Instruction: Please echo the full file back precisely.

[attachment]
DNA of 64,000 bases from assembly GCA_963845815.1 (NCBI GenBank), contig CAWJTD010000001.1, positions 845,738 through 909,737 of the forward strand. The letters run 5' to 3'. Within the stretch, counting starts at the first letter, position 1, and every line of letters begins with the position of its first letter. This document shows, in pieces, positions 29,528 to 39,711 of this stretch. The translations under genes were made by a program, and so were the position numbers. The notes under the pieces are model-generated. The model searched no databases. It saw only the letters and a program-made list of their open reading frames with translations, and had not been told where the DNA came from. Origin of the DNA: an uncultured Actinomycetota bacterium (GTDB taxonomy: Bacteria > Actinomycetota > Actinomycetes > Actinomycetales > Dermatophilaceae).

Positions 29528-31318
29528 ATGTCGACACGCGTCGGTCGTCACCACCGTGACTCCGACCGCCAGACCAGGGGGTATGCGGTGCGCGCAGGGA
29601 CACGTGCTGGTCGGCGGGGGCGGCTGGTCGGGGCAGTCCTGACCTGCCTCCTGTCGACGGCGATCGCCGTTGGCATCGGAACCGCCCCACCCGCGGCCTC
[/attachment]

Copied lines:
DNA of 64,000 bases from assembly GCA_963845815.1 (NCBI GenBank), contig CAWJTD010000001.1, positions 845,738 through 909,737 of the forward strand. The letters run 5' to 3'. Within the stretch, counting starts at the first letter, position 1, and every line of letters begins with the position of its first letter. This document shows, in pieces, positions 29,528 to 39,711 of this stretch. The translations under genes were made by a program, and so were the position numbers. The notes under the pieces are model-generated. The model searched no databases. It saw only the letters and a program-made list of their open reading frames with translations, and had not been told where the DNA came from. Origin of the DNA: an uncultured Actinomycetota bacterium (GTDB taxonomy: Bacteria > Actinomycetota > Actinomycetes > Actinomycetales > Dermatophilaceae).

Positions 29528-31318
29528 ATGTCGACACGCGTCGGTCGTCACCACCGTGACTCCGACCGCCAGACCAGGGGGTATGCGGTGCGCGCAGGGA
29601 CACGTGCTGGTCGGCGGGGGCGGCTGGTCGGGGCAGTCCTGACCTGCCTCCTGTCGACGGCGATCGCCGTTGGCATCGGAACCGCCCCACCCGCGGCCTC